Tuesday, September 29, 2015
I know kids don't like the classics- Romeo and Juliet, Silas Marner, A Long Day's Journey Into Night, The Crucible, etc.
Tough- they need to be taught. I'm dismayed that my son's summer reading packet required only one book and a modern one at that. I believe kids need to be exposed to many classics, so why not have 2 lists; one classic, one modern, and choose a title from both lists?
They won't like it.
Truthfully, I didn't when I was a high school freshman/sophmore/junior/senior. But I didn't like geometry either and I still had to take that. Over the years I've used literary knowledge much more than geometry...
Sometimes what we don't like is best for us. (How many kids liked asparagus, broccoli, Brussels sprouts when they were young? Yeah, maybe 2.)
Classics and modern literature are forever linked. I've read many YA and adult books that refer to classics. If kids aren't exposed to Shakespeare and Charles Dickens and Charlotte Bronte, they'll have to ask someone, who is this person? why is he/she famous? before they can understand the context in the modern novel.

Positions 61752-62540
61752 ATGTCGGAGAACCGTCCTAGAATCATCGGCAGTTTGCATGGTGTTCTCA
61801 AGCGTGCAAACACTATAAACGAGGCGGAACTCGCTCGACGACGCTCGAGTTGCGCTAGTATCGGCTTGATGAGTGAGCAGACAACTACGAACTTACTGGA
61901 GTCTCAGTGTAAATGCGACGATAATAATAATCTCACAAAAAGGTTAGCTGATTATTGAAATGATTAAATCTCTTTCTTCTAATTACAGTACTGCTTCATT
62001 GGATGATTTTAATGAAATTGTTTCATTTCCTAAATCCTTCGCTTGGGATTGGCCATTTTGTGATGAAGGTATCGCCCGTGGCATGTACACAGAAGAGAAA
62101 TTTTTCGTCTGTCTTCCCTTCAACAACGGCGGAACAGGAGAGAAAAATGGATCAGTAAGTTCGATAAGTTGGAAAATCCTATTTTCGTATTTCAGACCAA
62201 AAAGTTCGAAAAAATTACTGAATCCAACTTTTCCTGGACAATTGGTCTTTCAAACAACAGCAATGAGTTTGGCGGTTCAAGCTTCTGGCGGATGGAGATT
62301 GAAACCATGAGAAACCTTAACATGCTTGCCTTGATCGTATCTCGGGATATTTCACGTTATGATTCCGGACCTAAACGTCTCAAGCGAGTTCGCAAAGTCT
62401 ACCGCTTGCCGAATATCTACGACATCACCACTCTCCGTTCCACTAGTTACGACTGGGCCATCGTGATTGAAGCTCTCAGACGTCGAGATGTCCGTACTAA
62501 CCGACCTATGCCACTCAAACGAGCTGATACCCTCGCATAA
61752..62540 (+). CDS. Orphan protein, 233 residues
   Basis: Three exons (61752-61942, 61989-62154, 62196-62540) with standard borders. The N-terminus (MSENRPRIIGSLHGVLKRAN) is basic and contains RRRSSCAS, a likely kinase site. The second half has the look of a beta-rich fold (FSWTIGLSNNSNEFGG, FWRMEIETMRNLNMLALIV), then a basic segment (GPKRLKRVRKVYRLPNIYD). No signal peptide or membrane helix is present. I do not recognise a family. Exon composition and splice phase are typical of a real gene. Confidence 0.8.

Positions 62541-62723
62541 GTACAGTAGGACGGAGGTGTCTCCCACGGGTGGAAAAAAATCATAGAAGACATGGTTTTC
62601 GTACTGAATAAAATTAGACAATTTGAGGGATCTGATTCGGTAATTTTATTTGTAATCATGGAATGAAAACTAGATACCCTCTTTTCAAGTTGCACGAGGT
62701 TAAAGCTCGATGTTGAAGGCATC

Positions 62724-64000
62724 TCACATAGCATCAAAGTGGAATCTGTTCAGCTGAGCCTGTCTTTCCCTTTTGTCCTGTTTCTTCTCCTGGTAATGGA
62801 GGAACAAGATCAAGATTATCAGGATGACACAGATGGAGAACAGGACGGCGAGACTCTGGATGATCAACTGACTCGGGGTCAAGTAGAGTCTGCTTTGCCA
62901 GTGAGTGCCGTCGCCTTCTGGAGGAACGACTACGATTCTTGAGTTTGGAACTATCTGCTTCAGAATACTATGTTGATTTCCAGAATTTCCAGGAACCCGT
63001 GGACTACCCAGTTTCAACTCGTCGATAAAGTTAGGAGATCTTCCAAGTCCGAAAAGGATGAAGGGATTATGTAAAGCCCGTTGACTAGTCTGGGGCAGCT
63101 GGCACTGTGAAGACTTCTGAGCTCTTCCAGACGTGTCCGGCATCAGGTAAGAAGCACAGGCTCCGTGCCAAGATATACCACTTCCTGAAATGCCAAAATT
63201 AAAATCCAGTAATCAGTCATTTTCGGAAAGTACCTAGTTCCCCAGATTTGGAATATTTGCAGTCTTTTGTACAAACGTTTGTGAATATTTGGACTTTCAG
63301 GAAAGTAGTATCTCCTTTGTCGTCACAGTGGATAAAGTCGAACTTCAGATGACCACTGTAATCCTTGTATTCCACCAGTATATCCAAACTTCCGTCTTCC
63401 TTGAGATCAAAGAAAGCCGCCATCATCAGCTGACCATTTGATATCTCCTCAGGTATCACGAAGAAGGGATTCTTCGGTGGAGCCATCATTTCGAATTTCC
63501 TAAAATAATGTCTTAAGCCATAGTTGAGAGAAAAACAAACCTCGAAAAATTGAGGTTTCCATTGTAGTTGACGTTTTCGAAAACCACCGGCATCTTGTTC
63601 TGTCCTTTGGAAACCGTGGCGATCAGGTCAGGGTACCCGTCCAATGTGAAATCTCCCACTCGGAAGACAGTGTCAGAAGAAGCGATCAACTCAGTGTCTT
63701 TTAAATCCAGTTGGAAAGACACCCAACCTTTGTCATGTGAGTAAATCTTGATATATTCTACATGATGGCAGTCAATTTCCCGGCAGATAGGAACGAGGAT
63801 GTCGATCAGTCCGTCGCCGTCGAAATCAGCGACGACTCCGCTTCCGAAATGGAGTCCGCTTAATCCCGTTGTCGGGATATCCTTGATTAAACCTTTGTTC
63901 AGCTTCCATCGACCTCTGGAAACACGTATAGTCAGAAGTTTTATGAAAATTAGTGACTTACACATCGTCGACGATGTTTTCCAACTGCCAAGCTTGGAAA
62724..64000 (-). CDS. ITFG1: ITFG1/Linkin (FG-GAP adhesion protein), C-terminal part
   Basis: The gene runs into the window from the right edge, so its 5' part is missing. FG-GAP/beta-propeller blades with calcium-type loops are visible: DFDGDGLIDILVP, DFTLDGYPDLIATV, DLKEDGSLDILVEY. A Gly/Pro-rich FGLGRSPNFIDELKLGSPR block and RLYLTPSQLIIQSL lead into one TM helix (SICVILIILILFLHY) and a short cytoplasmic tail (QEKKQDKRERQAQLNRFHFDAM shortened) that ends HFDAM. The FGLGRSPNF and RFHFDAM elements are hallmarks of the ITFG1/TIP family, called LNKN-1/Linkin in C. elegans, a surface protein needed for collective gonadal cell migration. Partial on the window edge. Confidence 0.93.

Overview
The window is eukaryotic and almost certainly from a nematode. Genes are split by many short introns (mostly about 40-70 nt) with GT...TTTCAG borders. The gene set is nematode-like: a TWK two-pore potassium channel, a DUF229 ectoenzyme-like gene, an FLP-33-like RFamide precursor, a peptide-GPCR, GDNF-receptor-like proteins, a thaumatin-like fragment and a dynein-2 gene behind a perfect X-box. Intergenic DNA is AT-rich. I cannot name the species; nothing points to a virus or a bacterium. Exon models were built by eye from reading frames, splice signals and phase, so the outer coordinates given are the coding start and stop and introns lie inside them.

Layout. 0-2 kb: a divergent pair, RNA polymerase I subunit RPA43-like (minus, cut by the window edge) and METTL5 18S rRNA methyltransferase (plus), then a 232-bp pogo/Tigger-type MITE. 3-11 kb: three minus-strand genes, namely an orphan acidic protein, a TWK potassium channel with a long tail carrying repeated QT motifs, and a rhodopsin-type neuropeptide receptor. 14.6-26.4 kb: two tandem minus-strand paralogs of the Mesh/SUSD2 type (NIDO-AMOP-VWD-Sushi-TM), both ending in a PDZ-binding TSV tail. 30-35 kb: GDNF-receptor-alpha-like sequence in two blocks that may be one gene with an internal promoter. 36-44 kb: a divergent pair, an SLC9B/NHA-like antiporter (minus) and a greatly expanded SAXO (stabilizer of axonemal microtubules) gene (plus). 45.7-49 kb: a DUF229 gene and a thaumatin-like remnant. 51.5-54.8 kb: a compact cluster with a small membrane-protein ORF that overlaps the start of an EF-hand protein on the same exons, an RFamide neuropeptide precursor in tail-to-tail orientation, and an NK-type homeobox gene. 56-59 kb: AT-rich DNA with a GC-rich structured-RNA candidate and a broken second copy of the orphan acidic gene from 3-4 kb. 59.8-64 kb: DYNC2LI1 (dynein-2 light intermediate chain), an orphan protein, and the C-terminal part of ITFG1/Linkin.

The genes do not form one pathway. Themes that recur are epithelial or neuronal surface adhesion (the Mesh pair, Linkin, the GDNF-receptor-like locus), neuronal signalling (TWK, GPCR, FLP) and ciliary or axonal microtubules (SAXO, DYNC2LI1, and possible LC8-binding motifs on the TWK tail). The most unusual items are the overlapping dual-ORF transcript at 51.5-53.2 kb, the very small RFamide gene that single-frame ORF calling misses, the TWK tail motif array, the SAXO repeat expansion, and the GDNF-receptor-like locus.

I was watching Psycho with Anthony Perkins, the old black and white version (the best). My youngest sat down to watch with me and says, "That's not scary!" Because he's grown up in a time when excessive gore is readily laid out by the media for his eyes, he's not completely 'invested' in the story with his brain. Previous generations saw Pyscho and were afraid to take a shower without locking the door. We were pulled into the story because we had to imagine the knife slicing into that poor girl, the blood circling the drain confirmation of our worst fear. Our minds were much more visceral than showing tons of fake blood and bad makeup jobs.
There is value from classics- whether it's a book, a movie, a muscle car, a tuxedo, a song. Let's not throw out the old in favor of the trendy because today's trendy is tomorrow's classic.